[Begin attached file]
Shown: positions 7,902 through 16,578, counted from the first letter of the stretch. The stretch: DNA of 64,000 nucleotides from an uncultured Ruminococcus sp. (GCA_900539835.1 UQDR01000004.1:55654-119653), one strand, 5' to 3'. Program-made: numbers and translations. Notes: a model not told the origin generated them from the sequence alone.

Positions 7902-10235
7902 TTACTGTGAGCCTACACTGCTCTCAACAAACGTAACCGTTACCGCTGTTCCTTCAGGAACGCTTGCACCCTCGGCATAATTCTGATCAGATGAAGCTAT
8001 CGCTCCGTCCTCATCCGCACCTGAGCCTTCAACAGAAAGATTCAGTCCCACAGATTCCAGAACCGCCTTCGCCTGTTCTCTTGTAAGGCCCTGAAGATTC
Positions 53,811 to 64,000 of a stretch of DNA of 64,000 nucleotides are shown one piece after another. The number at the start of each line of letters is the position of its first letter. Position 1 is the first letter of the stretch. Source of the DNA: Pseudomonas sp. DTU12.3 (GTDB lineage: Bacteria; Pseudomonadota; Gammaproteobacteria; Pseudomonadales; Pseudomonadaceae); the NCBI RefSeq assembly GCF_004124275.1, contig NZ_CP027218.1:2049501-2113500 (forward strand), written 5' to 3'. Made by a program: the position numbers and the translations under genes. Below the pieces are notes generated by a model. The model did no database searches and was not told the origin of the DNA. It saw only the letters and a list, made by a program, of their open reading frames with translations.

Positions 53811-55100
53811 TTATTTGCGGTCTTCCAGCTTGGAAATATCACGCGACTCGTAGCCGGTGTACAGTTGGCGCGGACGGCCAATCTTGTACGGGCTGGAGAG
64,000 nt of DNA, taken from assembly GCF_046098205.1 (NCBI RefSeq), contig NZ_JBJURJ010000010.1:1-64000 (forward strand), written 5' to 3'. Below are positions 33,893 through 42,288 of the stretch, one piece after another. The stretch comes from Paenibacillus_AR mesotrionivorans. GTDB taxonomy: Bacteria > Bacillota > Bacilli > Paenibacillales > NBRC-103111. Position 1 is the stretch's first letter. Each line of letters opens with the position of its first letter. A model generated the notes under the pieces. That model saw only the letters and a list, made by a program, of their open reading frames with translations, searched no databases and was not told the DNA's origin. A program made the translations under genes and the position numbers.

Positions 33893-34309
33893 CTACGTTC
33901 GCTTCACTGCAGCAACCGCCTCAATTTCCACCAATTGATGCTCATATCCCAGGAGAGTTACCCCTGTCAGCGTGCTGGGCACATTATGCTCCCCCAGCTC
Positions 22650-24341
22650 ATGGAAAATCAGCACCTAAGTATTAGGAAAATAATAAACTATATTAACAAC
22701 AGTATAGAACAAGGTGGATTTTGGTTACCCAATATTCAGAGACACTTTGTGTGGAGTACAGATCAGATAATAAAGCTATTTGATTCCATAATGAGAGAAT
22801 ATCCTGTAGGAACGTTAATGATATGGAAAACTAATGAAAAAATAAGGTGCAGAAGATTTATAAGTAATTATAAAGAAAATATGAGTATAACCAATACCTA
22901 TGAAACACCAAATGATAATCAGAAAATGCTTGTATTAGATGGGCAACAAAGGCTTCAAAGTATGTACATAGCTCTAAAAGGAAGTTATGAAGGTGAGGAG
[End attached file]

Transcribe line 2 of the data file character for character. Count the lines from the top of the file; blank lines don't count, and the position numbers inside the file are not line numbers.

Positions 7902-10235